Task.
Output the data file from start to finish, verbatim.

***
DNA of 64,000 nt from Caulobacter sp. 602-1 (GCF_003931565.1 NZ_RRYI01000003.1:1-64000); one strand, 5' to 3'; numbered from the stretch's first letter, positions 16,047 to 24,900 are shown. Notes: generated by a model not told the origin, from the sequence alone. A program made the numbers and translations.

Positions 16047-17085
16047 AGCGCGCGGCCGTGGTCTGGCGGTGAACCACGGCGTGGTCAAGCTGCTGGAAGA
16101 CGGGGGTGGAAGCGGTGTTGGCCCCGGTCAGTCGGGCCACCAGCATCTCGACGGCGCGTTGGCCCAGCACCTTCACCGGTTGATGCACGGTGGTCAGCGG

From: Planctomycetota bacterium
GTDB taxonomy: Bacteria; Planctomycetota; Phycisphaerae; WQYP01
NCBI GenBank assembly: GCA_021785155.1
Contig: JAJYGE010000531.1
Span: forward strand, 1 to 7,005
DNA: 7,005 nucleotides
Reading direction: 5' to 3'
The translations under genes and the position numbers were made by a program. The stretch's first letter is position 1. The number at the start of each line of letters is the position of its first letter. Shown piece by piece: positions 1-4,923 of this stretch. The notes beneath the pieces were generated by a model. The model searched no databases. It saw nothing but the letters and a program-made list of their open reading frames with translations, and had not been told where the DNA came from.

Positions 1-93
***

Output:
DNA of 64,000 nt from Caulobacter sp. 602-1 (GCF_003931565.1 NZ_RRYI01000003.1:1-64000); one strand, 5' to 3'; numbered from the stretch's first letter, positions 16,047 to 24,900 are shown. Notes: generated by a model not told the origin, from the sequence alone. A program made the numbers and translations.

Positions 16047-17085
16047 AGCGCGCGGCCGTGGTCTGGCGGTGAACCACGGCGTGGTCAAGCTGCTGGAAGA
16101 CGGGGGTGGAAGCGGTGTTGGCCCCGGTCAGTCGGGCCACCAGCATCTCGACGGCGCGTTGGCCCAGCACCTTCACCGGTTGATGCACGGTGGTCAGCGG

From: Planctomycetota bacterium
GTDB taxonomy: Bacteria; Planctomycetota; Phycisphaerae; WQYP01
NCBI GenBank assembly: GCA_021785155.1
Contig: JAJYGE010000531.1
Span: forward strand, 1 to 7,005
DNA: 7,005 nucleotides
Reading direction: 5' to 3'
The translations under genes and the position numbers were made by a program. The stretch's first letter is position 1. The number at the start of each line of letters is the position of its first letter. Shown piece by piece: positions 1-4,923 of this stretch. The notes beneath the pieces were generated by a model. The model searched no databases. It saw nothing but the letters and a program-made list of their open reading frames with translations, and had not been told where the DNA came from.

Positions 1-93